52-year-old Karen Tompkins of Hazelcrest sits in her room at Northwestern Memorial Hospital counting her blessings as she enters the new year.
“It’s been an amazing year for us,” she says. “We had a beautiful graduation, we have a beautiful baby, now we have a good strong heart.”
But that hasn’t always been the case. Just ask Dr. Allen Anderson, the medical director for the Center for Heart Failure. When he admitted Tompkins to the hospital on November 20th she was a very sick woman. Her heart was operating at less than 15%.
“She couldn’t breathe well, kidneys weren’t working properly, the pressure on her heart and lungs was very, very high,” Dr Anderson said.
A new heart was her only hope.
Meanwhile her daughter Taylor was 9 months pregnant, due with her first baby. No one could be sure what would arrive first at Northwestern—a new granddaughter or a new heart for Karen.
On December 10th, flat on her back and hooked up to countless lifesaving machines, Karen got a call that Taylor was in labor.
Karen planned to be there, by her daughter’s side for the delivery. But the health risk for Karen was too great.
“They said, I’m sorry, we aren’t going to be able to let you go.”
The mother and daughter team ended up using Facetime until 7 pound 12 ounce Maiya arrived on December 11th. Daughter Taylor and her newborn were also at Northwestern, just down the block at Prentice Women’s Hospital.
“I was hooked up to an unbelievable amount of machines and I was able to sit there and watch my granddaughter be born,” Karen said.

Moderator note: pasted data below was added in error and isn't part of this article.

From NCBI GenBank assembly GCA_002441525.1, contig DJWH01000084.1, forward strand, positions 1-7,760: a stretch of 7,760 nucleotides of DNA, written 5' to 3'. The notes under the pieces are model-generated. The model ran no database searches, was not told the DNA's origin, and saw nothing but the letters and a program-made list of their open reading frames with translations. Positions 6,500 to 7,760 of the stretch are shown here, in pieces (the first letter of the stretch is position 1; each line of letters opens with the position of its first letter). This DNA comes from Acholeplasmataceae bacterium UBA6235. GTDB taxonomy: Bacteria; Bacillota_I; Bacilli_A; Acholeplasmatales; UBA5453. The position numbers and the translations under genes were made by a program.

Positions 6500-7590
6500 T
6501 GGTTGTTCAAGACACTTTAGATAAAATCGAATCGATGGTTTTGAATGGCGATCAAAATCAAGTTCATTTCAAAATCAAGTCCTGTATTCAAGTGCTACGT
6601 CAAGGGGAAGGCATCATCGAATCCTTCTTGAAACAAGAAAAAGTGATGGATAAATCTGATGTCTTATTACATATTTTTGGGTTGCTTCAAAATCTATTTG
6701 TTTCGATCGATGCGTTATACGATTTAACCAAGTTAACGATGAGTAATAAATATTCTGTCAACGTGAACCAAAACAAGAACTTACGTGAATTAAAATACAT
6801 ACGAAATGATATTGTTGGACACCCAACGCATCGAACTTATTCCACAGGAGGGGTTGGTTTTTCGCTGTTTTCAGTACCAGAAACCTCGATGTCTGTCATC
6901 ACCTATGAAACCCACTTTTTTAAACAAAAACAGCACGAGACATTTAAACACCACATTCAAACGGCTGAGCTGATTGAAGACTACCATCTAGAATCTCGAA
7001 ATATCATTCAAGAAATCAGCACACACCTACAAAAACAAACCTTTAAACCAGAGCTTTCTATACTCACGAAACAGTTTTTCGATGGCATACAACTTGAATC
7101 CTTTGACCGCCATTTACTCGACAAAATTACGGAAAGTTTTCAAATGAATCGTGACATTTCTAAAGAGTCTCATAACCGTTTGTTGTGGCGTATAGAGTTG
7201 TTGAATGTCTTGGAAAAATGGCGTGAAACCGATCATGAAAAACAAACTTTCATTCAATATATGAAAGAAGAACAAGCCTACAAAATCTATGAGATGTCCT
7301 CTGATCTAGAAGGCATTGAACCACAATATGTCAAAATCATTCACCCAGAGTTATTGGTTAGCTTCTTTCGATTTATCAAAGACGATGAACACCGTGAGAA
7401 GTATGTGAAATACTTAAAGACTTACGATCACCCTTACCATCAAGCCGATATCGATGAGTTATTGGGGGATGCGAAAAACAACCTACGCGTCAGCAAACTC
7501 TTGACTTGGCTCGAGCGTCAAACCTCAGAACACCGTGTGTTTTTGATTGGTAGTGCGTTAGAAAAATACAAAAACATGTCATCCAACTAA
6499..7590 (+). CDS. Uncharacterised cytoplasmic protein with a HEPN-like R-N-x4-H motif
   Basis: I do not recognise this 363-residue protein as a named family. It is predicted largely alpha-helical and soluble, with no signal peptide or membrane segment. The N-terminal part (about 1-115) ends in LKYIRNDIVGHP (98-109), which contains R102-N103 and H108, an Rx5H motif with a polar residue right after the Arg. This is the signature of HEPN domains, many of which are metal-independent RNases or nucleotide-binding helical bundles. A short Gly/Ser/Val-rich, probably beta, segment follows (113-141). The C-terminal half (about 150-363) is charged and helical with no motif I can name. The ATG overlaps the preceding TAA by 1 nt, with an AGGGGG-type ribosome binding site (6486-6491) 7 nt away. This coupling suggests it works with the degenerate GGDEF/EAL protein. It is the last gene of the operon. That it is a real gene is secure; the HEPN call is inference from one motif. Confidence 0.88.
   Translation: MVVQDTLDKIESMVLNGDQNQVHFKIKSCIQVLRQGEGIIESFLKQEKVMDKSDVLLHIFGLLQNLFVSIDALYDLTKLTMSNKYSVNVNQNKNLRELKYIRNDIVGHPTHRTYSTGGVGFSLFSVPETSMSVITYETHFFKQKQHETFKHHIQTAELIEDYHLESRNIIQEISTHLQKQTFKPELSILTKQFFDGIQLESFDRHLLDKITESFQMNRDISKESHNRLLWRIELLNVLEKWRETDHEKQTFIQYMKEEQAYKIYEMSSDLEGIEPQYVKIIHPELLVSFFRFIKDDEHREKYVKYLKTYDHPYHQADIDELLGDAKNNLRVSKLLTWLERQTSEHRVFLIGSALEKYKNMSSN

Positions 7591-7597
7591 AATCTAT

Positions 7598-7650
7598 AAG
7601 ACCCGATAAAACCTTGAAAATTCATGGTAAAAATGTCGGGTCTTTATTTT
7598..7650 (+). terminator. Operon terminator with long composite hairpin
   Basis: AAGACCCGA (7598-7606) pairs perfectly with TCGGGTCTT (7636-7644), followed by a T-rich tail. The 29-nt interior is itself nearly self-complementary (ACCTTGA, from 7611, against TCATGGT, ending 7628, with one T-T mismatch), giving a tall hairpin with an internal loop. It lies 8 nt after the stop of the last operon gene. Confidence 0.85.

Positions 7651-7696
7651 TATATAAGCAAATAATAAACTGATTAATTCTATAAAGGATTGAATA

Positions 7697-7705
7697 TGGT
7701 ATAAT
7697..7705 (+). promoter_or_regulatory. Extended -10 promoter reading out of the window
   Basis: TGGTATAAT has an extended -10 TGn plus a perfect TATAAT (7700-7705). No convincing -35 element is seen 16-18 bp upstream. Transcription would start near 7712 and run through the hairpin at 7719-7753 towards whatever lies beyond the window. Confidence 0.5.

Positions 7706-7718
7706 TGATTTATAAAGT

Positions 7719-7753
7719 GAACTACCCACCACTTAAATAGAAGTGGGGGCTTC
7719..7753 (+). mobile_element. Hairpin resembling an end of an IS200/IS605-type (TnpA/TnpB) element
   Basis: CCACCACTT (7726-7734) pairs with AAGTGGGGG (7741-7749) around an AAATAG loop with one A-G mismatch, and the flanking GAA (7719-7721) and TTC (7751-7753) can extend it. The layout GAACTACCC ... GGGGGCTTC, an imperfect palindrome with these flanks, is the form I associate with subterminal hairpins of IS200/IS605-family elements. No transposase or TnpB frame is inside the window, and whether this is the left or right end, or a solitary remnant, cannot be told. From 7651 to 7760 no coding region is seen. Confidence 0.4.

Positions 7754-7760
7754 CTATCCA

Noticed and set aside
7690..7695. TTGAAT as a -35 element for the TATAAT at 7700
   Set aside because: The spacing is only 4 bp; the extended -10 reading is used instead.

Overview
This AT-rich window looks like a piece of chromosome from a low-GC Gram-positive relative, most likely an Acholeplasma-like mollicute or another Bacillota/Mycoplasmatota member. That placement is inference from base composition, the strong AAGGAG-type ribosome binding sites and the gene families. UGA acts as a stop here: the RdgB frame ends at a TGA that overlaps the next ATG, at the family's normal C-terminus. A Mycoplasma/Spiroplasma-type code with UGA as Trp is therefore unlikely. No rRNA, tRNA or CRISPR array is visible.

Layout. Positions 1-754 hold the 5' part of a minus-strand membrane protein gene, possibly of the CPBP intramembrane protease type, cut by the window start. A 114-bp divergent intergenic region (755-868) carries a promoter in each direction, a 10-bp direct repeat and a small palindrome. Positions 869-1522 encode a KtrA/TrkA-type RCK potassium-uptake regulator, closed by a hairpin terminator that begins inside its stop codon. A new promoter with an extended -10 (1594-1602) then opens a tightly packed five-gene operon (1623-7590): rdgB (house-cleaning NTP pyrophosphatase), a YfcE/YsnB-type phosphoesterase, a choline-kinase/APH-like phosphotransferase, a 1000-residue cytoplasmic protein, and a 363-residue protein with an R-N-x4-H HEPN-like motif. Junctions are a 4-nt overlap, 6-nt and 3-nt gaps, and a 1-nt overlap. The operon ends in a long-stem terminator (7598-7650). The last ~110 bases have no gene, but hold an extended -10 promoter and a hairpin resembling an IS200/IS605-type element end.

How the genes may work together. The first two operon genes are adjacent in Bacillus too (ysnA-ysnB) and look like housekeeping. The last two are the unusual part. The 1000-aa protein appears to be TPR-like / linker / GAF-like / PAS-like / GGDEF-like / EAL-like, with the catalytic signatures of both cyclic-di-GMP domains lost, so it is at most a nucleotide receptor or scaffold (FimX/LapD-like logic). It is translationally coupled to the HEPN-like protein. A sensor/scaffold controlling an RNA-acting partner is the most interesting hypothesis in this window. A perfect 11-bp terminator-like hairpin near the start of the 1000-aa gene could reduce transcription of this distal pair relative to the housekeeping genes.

Seven days later, Karen’s transplant coordinator called with the news that brought about mixed emotions.
“At that moment I was thinking it’s Christmas, it’s the holidays, what greater blessing for me. And at the same time, you’re thinking about the loss for them,” she said.
Them is the donor’s family. Karen was given the gift of life when another family at the same time was struggling with a death. There are roughly 2200 heart transplants in the United States each year.
Dr. Anderson says, “This is a difficult time for patients. It’s a moment of joy for them and their families. It’s also a moment of sadness when they recognize that someone had to die for this gift to be passed on.”
The new heart ended up being a perfect fit for Karen Tompkins the week before Christmas.
Now on her way home finally, Karen is grateful for new life this new year. It is a second chance with her family and her new heart quite full as she thanks the donor’s family who made it all possible.
“I just want to say thank you. I could never say thank you enough.”
Karen’s story emphasizes the need for organ donation. It’s pretty easy to do, just flip your driver’s license over and sign the back. Also, talk it over with your family. If they are not aware of your wishes—they get the final call on what happens after you die.
For more information log on to
- Bluhm Cardiovascular Institute at Northwestern Hospital
- United Network for Organ Sharing